First Energy (FE) is a safe, high-dividend yielding stock with a 4.9% dividend yield. High dividend stocks performed spectacularly so far in 2011 because of the declines in long-term Treasury bond yields. First Energy returned nearly 29% including dividends and some fund managers benefited handsomely. Big names like Jean-Marie Eveillard, First Eagle Capital, have huge positions in the company. Jean-Marie Eveillard has more than $498 million of his fund invested in FE, while Millennium Management’s Israel Englander is also bullish on FE.
We are going to take a closer at FE and several of its comparables to see whether FE is worth the price tag. Our list includes American Electric Power (AEP), Dominion Resources (D), Duke Energy (DUK) and Xcel Energy (XEL).
FE reported second quarter earnings of $0.64 per share vs. the street’s $0.72 consensus. FE will not report its third quarter earnings until November 1. The second quarter earnings down from $256 million compared to the same quarter last year versus its second quarter earnings of $171 million this year. The company blamed less favorable tax conditions and a loss of certain wholesale contracts. FE is expected to earn $3.34 this year and $3.34 in 2012. Its current P/E ratio is 26.30 and its forward P/E is 13.71.
FE is expected to increase its earnings by 1% over the next 5 years (estimate from Zacks), pushing its P/E ratio in 2014 to 13.07. In comparison, AEP is expected to grow by 4% and has a 2014 P/E of 11.27. D is expected to do even better. Analysts estimate it to grow by 5% over the next 5 years but this puts its P/E ratio in 2014 at 14.49. DUK is expected to grow by 4.5% and has an estimated 2014 P/E of 13.35. Our last comparison, XEL, has an expected earnings growth of 4.88% and an estimated P/E of 12.91 in 2014. FE looks slightly undervalued in comparison to D and DUK, while staying on par with XEL. In contrast, AEP appears to be trading at a slight discount, indicating that there might be some concerns about its dependence on coal.
Using beta as a measure of volatility can help determine how volatile the stock is in comparison to the market. A beta of 1.0 means that the stock moves with the market, while a beta of less than 1.0 indicates that the stock is less volatile than the market and less likely to be affected by fluctuations in the market. FE has a beta of just 0.49. AEP also has a 0.49 beta. D is slightly higher at 0.55, while DUK is fairly less at 0.37. XEL is the lowest of the stocks we looked at, pulling in a beta of just 0.34. All of these stocks seem to be less risky than the market and that’s one of the reasons why they are considered as alternatives to government bonds.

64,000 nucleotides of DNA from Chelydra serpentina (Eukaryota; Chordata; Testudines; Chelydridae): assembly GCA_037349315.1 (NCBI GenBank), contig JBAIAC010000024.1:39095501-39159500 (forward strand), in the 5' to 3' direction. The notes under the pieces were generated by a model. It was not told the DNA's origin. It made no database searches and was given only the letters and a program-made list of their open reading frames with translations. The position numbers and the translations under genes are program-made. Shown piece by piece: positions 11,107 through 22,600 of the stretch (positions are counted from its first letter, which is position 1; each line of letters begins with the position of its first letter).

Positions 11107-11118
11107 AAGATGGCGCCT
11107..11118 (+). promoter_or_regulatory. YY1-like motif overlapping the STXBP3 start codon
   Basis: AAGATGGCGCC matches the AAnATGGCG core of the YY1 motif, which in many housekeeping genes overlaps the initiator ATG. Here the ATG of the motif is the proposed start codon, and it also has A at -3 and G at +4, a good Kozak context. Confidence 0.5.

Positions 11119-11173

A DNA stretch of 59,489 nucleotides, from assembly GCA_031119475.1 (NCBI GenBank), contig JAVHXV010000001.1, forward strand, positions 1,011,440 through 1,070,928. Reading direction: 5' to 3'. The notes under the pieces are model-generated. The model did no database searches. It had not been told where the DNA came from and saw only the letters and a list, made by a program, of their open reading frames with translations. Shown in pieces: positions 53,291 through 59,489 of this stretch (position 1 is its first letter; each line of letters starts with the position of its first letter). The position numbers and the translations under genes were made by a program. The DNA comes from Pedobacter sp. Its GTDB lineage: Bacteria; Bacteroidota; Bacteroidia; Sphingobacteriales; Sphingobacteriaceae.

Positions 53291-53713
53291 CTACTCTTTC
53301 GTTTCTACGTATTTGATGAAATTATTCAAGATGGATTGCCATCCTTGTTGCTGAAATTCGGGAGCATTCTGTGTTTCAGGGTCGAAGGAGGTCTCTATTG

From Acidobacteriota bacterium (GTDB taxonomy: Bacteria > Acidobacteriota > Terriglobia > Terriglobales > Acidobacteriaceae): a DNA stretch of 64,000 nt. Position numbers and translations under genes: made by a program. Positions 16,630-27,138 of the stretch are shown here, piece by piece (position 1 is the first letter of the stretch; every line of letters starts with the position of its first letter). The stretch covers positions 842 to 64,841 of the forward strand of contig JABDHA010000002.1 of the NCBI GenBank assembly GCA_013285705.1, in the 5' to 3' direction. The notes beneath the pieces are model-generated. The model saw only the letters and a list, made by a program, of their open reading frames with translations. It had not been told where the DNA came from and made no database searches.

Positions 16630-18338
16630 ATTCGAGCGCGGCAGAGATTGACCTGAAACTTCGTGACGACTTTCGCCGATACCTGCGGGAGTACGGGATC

When dividends are high, a low volatility stock can function almost like a bond with more upside, effectively paying investors to wait for the stock to go up. High dividend utility stocks are a good example of this. The stocks we looked at each offer strong dividends. FE has a 4.90% dividend yield, much higher compared to AEP’s 4.70% yield, D’s 3.90% yield, and XEL’s 4.10% yield. DUK is tied with FE with a 4.90% yield.
Hedge Fund Ownership
Stocks that are favored by hedge funds tend to outperform the market by a few percentage points. At the end of the second quarter, 27 hedge funds had positions in FE. AEP had 16 hedge funds invested, D had 7, DUK had 12 and XEL had 14, making FE the most popular of the five by far.
Stocks purchased by insiders also tend to outperform the market. Of the stocks we looked at when considered FE, three had insider purchases within the last six months.
AEP had one insider purchase. On August 5, 2011, F. James Cordes, one of the company’s directors, bought 2000 shares at roughly $35.84 each. XEL also had one insider purchase in that period. Director A. David Westerlund bought 1,000 shares for $23.22 each on August 18, 2011. It was his sixth time buying in to XEL in the last 3 years. D was the most popular amongst insiders. It had two insider purchases; one for 2,075 shares at $48.18 each on May 20 from director P. William Barr and one for 10,000 shares from director Dr. W. Peter Brown at $48.71 each on August 22.
Overall, our valuation points to FE and AEP being slightly undervalued compared to other stocks in the group. Each has high volumes of hedge fund ownership, indicating a fair amount of perceived value. Both have performed so far this year as well, with FE returning 28.86% YTD and AEP returning 12.99%. We like First Energy and encourage investors to take a closer look at the stock if they want to invest in electric utilities.
Disclosure: I am long FE.